Why We Know Next to Nothing About Nubia

“Winged Isis pectoral; Nubian, Napatan Period, reign of Amaninatakelebte, 538–519 BC; gold; 2 11/16 x 6 11/16 inches; Museum of Fine Arts, Boston. Harvard University—Boston Museum of Fine Arts Expedition 20.276; Photograph © Museum of Fine Arts, Boston



Grateful just to be somewhere beautiful and air-conditioned, I stand and skim, as is my sinful habit, the big introduction label to the Saint Louis Art Museum’s Nubia exhibit. I feel the usual distance of centuries and miles; nothing lives in my memory about Nubia, no peg on which I can hang a few new facts. Where was Nubia, even?

I squint at a map. Nubia stretched south from the Nile’s first stretch of rapids to its confluence with the Blue and White Nile rivers—so, from southern Egypt into Sudan. It was the second-oldest civilization in Africa, where we all came from, and its early flourishing centered in the ancient city of Kerma around 2400 BCE. Later, Nubia became the gateway for gold, ivory, ebony, incense, cheetah skins, and other luxury goods to reach Egypt.

So why do we have standup comedy about King Tut and late-night horror flicks about Egyptian mummies and nothing about Nubia? These people built more pyramids than the Egyptians—more than two hundred steeply sloped, stern edifices of sandstone and granite. (And a nineteenth-century Italian “archaeologist,” Giuseppe Ferlini, blew the tops off several of them hoping for treasure.)

I grow interested.

The Nubians and Egyptians traded and intermarried peaceably for years, I read, before they began trying to conquer each other—and Nubia actually ruled Egypt for a solid century, until the Assyrians drove them out. Eventually, Egypt turned the tables, and history is, we all know, told by the conquerors. The Egyptians spread plenty of negative propaganda about their southern neighbors, and Western archaeologists fell right in line. Egyptian art often cast Nubians in submissive roles and painted them with black skin. When we saw Egyptian representations of the Nubian kings who ruled Egypt in the eighth century BCE, we nicknamed them “the Black Pharaohs,” creating a false ethnic distinction. “Egyptologists have been strangely reluctant to admit that the ancient Egyptians were rather dark-skinned Africans,” notes Egyptologist Stuart Tyson Smith, “and in the end not so different from the Nubians in terms of phenotype.”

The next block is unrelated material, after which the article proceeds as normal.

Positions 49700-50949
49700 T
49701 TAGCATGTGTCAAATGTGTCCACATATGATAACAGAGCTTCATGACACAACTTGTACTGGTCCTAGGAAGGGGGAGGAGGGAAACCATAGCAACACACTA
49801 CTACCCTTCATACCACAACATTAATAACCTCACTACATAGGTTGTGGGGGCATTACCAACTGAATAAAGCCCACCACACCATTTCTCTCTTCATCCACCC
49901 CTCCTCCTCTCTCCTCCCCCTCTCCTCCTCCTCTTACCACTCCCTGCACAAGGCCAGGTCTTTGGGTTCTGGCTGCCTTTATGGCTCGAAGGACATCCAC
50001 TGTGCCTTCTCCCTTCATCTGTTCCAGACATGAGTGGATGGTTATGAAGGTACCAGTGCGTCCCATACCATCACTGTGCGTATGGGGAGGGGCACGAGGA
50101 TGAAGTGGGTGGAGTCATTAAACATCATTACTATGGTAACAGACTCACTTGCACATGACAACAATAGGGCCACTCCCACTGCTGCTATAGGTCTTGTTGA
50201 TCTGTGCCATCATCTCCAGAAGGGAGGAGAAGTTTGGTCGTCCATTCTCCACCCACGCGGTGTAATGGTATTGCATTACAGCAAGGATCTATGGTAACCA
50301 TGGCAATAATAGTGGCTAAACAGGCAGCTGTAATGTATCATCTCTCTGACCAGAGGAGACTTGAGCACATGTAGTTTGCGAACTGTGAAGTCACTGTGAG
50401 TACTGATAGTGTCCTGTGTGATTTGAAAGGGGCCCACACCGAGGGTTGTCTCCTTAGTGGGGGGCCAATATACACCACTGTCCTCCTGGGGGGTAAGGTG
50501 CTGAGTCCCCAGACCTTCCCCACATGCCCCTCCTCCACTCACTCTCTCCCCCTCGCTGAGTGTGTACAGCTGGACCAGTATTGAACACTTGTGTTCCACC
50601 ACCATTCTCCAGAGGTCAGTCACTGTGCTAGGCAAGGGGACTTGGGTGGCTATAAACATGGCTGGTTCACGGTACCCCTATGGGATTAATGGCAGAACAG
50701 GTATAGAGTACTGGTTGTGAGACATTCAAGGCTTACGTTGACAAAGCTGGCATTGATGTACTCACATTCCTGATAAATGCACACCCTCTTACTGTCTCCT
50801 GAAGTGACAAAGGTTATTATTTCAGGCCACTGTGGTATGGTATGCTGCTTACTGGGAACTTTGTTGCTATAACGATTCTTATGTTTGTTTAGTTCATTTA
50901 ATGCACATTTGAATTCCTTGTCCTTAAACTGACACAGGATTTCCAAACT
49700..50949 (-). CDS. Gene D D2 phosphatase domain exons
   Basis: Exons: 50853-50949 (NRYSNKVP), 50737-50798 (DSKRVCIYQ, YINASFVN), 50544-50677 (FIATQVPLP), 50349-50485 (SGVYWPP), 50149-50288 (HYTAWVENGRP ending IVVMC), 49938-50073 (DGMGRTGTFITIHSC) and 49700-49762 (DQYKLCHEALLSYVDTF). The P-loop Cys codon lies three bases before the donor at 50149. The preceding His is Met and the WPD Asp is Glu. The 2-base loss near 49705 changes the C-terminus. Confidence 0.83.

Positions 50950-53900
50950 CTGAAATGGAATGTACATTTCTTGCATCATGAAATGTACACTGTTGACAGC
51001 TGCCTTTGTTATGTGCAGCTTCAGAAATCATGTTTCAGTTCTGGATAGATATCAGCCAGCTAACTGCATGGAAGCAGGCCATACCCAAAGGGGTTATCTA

Because we are obsessed with our construct of race, we somehow forgot that the Egyptians (whose own skin tones varied quite a bit) used color symbolically: red ochre for men, yellow for women. Black was used to indicate fertile soil, the underworld, or, taking the two concepts together, resurrection, which is why Osiris was often painted black. By insisting on being literal, we modern Westerners created an ethnic divide where none existed. We are good at that.

The scarcity of written records perpetuated our ignorance. “The statues probably represent sacred animals or deities,” one exhibit label notes, “although due to the lack of writing in the Kerma Period, scholars cannot be sure.” Much of the writing we do have from ancient Nubia, we are still unable to translate. Had the Rosetta Stone not been inscribed with both hieroglyphics and ancient Greek, providing a translation key for the hieroglyphics, ancient Egypt would be just as lost to us. Instead, Egypt dominates our psyche, and Nubia lands . . . nowhere.

Meroë (in southern Nubia, near what is now Khartoum) was one of the wealthiest cities in the ancient world, I learn. The Romans tried, and failed, to conquer its kingdom. If we ever figure out how to fully decipher Meroitic—the second-oldest script in Africa, after Egypt’s hieroglyphics—we will know the Nubians’ side of these skirmishes. As it is, all we have are exquisite examples of Meroitic metalwork, textiles, jewelry, and pottery, but scant explanation of their context. Unless of course you heed the ancient Greeks who made up wild stories about Nubia without ever bothering to go there.

A civilization lost in translation? One whose stories had to be told by others? Those are factors, but the bigger piece, the exhibit confirms, is that Westerners were blinded by their own assumptions. Archeologist George Reisner was so sure that Africans were incapable of developing a sophisticated civilization that he decided Kerma must be an Egyptian outpost, and the refined Egyptians had for some inexplicable reason adopted the barbaric burial customs of the Nubians. “Fine quality objects are attributed to Egyptian influence by Reisner,” I read, “while mundane ones were identified as Nubian.”